Phonics Museum | Reading Should be Fun

Reading Should be Fun

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Immersive Environments

When your child enters the Phonics Museum, a learning adventure full of games, stories, and art awaits! Starting in the lobby and all the way to the tenth floor, young learners will discover different works of art — from a pharaoh's golden sarcophagus to great painted masterpieces. Whether it’s their first “visit” to an art museum or not, children will love exploring every floor of this multi-sensory educational experience — including the “free play room” where they can go at any time to hear songs or play any game over again. As they look, listen, speak or sing-along and touch their iOS or Android tablet or mobile device, they’re sure to have fun while learning to read.

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Inspiring Content

With a clever mix of lessons, activities, games, and sing-along songs, young learners won’t get bored at Phonics Museum. Taking a “tools of learning” approach, the app helps establish a strong foundation of reading for children through a complete commitment to a phonics approach. On every floor of the museum, a child builds on what has been learned before — whether they’re tracing a letter, tapping on the screen when they hear certain vowel sounds or learning through song, to “See the picture, say the word, repeat the phonic sound and the phonic rule is heard!”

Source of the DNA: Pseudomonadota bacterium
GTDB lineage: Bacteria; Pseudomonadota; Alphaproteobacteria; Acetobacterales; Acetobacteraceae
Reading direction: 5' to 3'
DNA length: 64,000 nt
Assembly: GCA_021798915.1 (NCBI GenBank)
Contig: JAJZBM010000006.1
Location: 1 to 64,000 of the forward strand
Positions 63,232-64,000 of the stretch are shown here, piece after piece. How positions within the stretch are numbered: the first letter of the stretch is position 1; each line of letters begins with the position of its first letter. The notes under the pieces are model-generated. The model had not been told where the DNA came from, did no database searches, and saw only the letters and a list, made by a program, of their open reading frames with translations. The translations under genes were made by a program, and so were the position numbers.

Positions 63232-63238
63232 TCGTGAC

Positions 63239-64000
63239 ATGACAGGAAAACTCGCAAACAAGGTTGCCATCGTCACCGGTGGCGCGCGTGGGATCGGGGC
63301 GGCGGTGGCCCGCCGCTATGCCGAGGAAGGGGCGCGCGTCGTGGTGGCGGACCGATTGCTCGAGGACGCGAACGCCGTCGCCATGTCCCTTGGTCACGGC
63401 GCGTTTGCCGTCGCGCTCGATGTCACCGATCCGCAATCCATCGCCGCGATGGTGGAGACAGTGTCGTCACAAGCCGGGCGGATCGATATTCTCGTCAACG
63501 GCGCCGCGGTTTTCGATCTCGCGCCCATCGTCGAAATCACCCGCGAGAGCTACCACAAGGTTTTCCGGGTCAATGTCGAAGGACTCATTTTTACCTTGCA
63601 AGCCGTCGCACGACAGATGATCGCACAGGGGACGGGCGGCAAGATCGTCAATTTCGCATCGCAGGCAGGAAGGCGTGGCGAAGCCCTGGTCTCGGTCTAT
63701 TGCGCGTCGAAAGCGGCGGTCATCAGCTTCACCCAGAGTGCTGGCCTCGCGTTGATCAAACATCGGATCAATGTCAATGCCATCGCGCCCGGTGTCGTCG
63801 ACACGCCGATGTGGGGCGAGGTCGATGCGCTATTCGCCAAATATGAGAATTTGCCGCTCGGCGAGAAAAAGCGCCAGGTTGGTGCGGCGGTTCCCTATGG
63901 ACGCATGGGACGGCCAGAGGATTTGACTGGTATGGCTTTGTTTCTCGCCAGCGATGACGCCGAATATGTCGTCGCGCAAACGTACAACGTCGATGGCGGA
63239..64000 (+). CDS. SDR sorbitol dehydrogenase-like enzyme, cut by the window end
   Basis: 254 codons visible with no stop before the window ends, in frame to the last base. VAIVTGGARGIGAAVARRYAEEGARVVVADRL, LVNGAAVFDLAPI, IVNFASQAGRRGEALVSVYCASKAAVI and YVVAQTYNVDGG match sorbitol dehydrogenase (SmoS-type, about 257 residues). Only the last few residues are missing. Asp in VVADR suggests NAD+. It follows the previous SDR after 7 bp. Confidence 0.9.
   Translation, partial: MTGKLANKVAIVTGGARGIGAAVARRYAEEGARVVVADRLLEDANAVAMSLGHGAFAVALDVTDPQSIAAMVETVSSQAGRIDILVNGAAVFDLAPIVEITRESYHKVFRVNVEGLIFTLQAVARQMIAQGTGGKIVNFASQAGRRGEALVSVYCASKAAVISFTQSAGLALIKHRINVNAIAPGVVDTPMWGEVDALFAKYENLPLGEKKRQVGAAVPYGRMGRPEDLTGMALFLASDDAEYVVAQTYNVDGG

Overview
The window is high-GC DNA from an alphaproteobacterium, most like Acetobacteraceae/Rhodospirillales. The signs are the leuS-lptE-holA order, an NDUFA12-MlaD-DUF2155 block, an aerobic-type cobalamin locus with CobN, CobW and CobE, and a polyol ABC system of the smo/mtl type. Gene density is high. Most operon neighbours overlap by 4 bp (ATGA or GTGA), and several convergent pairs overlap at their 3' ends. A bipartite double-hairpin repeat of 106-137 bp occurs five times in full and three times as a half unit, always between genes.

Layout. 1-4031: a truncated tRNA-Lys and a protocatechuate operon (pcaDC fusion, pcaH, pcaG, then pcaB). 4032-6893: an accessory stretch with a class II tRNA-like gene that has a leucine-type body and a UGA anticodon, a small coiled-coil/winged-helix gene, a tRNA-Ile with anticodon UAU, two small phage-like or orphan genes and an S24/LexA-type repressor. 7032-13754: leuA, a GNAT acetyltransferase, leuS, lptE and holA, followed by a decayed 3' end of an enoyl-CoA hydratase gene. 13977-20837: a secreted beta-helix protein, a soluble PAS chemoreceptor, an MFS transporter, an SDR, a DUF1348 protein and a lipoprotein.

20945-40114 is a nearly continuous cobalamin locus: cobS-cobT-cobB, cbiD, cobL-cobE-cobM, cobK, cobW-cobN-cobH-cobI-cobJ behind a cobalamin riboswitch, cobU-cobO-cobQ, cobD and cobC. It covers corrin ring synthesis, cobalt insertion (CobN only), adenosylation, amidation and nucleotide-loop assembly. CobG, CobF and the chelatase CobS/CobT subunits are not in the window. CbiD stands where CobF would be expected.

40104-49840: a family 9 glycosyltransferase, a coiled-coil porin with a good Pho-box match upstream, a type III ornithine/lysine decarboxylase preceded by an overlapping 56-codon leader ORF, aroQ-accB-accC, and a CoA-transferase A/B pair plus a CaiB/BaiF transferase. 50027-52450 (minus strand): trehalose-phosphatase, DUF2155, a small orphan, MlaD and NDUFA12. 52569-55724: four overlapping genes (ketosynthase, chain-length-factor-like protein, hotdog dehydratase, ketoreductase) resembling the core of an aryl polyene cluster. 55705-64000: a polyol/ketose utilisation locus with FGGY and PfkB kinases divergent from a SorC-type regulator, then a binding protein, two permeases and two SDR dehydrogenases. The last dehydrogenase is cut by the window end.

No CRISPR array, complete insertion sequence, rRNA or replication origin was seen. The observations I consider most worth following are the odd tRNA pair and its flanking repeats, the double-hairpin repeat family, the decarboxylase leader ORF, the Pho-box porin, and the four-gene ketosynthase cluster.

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Engaging Characters

At the Phonics Museum, children will follow William and Wendy on the reading adventure of a lifetime. At the Phonics Museum William and Wendy meet Percival - a young knight from one of the exhibits. Clothed in a suit of armor, Percival befriends William and Wendy and invites them to learn the alphabet by finding letters in the works of art. There's also Miss Biddle, the colorful and quirky museum curator. She's animated during some activities, songs, and games, but "comes to life" during her lessons directed toward children learning with the app.

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Entertaining Stories

At Phonics Museum, you never know who you might meet or what stories you might hear from Miss Biddle. On one floor, she engages with a painting of His Majesty King Horace Edward Joseph Frances Oliver William III — or “King Horace” as he encourages everyone to call him. Miss Biddle explains how written and printed letters can look different and relates the history of how the printing press was invented by Johannes Gutenberg to make copies of words and letters. That’s something King Horace notes “was a lot faster than copying books by hand” which many still did in his day!